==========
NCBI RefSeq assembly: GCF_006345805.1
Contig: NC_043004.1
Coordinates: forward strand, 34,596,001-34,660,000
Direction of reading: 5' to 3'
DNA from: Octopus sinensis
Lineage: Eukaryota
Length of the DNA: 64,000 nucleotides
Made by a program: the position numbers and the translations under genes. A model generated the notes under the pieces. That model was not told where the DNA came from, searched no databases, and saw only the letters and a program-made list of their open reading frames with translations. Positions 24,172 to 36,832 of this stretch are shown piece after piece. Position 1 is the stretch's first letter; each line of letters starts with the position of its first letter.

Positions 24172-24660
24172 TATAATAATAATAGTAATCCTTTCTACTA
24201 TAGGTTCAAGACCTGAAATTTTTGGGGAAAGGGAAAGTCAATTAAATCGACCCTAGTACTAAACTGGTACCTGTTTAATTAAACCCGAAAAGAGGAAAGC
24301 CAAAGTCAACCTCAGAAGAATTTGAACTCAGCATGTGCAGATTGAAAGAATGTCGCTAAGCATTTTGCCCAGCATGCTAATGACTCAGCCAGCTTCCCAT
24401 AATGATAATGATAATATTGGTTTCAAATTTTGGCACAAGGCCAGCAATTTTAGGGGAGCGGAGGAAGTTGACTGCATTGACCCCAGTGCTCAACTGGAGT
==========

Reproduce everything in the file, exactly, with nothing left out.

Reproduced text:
NCBI RefSeq assembly: GCF_006345805.1
Contig: NC_043004.1
Coordinates: forward strand, 34,596,001-34,660,000
Direction of reading: 5' to 3'
DNA from: Octopus sinensis
Lineage: Eukaryota
Length of the DNA: 64,000 nucleotides
Made by a program: the position numbers and the translations under genes. A model generated the notes under the pieces. That model was not told where the DNA came from, searched no databases, and saw only the letters and a program-made list of their open reading frames with translations. Positions 24,172 to 36,832 of this stretch are shown piece after piece. Position 1 is the stretch's first letter; each line of letters starts with the position of its first letter.

Positions 24172-24660
24172 TATAATAATAATAGTAATCCTTTCTACTA
24201 TAGGTTCAAGACCTGAAATTTTTGGGGAAAGGGAAAGTCAATTAAATCGACCCTAGTACTAAACTGGTACCTGTTTAATTAAACCCGAAAAGAGGAAAGC
24301 CAAAGTCAACCTCAGAAGAATTTGAACTCAGCATGTGCAGATTGAAAGAATGTCGCTAAGCATTTTGCCCAGCATGCTAATGACTCAGCCAGCTTCCCAT
24401 AATGATAATGATAATATTGGTTTCAAATTTTGGCACAAGGCCAGCAATTTTAGGGGAGCGGAGGAAGTTGACTGCATTGACCCCAGTGCTCAACTGGAGT